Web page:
MARTINSVILLE, Va. - You can find peanut M&Ms or a Snickers bar at Robert Yates Racing. You also can find those names splashed across both of the family's race cars.
But what you won't find at Robert Yates Racing - or at most race shops in the Nextel Cup Series - are peanuts in the shell. For a racer, peanut hulls are the equivalent of a black cat or broken mirror.
"We don't allow peanuts in the shell at our shop," co-owner Doug Yates said. "We hate them. They're unlucky. If my wife buys peanuts like that, I throw them out."
Peanuts in the shell, the color green and $50 bills are three of the most prominent superstitions in racing. To some, it's a playful game. To others, it's serious business, the perceived difference between winning and losing.
"I won't touch a $50 bill," driver Sterling Marlin said. "I'll make you get change first. I hate them, won't touch them. Peanuts, they don't bother me. Green cars, I don't have a problem with that, either. It's a good thing since my car is green, I guess."
Robert Yates, the team owner and Doug's father, once was upset about a slump. He went into the break room and threw away all the peanuts in the snack machine.
"We won the next race," Doug Yates said. "True story. And we haven't had peanuts in our shop again."
Nobody is sure why peanuts are regarded as racing's black cloud.
Theories abound. According to one, during a race in the 1930s, peanut shells were sprinkled on the cars of five drivers, and all five crashed during the race. According to another, a Junior Johnson team member was eating peanuts in the garage area when one of the team's engines blew. Johnson blamed the peanuts.
Racers have shared a bias against the color green for decades. Reportedly, it began after a 1920 accident in Beverly Hills, Calif., that killed defending Indianapolis 500 champion Gaston Chevrolet.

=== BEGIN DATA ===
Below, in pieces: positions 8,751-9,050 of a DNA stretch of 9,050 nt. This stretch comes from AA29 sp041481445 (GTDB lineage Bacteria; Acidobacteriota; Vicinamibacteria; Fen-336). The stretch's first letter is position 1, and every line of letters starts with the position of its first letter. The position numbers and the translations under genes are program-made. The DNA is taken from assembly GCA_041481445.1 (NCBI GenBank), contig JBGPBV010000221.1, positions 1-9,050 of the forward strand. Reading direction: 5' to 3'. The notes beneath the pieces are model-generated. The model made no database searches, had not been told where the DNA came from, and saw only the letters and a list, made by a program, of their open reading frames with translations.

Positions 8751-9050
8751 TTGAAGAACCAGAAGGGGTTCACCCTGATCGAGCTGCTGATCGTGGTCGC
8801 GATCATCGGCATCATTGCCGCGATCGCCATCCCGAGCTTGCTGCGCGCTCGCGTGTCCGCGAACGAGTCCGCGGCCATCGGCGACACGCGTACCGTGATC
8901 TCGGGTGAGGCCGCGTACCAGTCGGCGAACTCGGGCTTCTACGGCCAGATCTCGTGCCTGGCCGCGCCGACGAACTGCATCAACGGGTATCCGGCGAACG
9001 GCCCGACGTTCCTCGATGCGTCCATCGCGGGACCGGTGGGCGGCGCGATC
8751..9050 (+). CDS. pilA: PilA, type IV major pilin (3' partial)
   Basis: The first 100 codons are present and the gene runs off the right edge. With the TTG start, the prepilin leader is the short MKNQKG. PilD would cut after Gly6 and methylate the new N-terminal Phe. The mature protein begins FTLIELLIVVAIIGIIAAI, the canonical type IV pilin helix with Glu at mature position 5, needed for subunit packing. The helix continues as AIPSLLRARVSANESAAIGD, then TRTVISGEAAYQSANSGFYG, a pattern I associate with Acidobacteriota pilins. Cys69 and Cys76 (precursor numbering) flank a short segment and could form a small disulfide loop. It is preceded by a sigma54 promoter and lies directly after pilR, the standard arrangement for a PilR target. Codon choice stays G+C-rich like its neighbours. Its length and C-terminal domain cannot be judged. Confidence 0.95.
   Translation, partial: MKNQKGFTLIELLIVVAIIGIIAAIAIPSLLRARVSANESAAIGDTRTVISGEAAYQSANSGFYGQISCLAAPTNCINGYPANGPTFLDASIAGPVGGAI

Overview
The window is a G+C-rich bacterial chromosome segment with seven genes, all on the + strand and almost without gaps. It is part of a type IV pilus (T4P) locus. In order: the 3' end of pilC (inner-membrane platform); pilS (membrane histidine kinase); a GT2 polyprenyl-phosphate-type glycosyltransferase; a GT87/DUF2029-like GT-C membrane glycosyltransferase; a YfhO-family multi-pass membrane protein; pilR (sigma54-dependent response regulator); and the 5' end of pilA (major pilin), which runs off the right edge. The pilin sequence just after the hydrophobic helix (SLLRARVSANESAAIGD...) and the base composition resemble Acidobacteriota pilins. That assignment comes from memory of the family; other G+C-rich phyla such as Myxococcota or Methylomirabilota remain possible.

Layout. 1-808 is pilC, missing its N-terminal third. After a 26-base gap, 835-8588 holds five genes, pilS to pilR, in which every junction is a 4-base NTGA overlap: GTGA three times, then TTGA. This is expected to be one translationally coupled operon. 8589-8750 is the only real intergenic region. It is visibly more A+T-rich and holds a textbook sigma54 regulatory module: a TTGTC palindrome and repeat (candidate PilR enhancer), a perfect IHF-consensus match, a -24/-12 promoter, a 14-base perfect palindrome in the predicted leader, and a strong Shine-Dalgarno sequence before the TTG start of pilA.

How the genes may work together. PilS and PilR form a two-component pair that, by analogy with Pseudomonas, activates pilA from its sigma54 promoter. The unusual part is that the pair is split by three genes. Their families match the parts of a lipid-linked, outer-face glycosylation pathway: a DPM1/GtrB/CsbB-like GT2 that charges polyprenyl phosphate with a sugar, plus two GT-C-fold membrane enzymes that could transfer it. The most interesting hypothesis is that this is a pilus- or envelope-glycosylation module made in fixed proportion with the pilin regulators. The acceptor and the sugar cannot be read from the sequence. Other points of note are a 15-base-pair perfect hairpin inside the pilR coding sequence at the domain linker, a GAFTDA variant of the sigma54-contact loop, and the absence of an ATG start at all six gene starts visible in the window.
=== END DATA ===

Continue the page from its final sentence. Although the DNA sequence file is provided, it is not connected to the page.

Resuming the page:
It was the first known racing accident in the United States to kill two drivers, and Chevrolet reportedly was driving a green car.
Driver Jeremy Mayfield cites another reason.
"People don't like green because that's the color of money," Mayfield said.
But the fear of green cars is fading, primarily because sponsors are willing to pay $15 million to splash their colors on a race car. Green now is the primary color of cars driven by Mayfield, Marlin and J.J. Yeley.
As for the $50 bills, Marlin wasn't the only one who avoided them. The late Dale Earnhardt also refused to use them. Car owners Eddie Wood and Richard Childress say they hate them, too. In fact, Childress said he won't even touch a $50 bill.
Other NASCAR drivers, managers and owners and have their own superstitions. Rusty Wallace is terrified of coins that land tails-up.
"When we were loading up (son) Steve's car for the ARCA race (at Daytona Beach, Fla.) and one of the guys dropped all his change on the ground, I checked every coin to make sure they landed heads-up," Wallace said. "During the race, Steve blew a tire and wrecked. The first thing that went through my mind was we missed one of the coins. One must have landed on tails."
Superstitions don't always involve trinkets. Often they involve a routine. Tony Glover, team manager for Chip Ganassi Racing, used to eat at the same restaurant before the Daytona 500. Marlin fell into a routine of eating a bologna sandwich before each race after he won his races at Daytona. He hasn't missed a bologna sandwich before any of his 716 career starts.
And in all those sandwiches, he's never paid for the bologna with a $50 bill.